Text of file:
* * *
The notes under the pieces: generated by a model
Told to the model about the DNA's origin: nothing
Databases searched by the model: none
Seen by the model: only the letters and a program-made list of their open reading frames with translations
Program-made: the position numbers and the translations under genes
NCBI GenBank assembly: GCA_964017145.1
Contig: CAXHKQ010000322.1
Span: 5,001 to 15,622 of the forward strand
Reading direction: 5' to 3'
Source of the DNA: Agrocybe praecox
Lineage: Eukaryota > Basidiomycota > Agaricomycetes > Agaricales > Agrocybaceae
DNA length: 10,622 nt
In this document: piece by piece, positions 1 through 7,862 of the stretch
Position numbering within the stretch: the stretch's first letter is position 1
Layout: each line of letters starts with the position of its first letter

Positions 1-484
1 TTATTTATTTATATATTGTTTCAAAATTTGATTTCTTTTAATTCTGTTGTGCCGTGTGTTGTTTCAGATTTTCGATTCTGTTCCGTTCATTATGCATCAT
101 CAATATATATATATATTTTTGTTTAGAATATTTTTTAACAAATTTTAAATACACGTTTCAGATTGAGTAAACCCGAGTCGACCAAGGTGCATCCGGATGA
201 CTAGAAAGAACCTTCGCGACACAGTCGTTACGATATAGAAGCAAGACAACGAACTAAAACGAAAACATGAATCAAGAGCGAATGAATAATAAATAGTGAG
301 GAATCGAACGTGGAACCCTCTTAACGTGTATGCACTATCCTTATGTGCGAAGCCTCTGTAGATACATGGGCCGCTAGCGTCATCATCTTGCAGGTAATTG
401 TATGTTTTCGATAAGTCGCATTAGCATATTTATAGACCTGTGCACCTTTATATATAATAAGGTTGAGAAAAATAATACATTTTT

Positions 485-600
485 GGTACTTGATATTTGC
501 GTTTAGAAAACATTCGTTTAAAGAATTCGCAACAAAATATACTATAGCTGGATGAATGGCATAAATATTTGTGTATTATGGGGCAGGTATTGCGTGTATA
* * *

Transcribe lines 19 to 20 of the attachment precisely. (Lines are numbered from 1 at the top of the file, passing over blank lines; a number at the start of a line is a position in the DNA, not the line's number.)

201 CTAGAAAGAACCTTCGCGACACAGTCGTTACGATATAGAAGCAAGACAACGAACTAAAACGAAAACATGAATCAAGAGCGAATGAATAATAAATAGTGAG
301 GAATCGAACGTGGAACCCTCTTAACGTGTATGCACTATCCTTATGTGCGAAGCCTCTGTAGATACATGGGCCGCTAGCGTCATCATCTTGCAGGTAATTG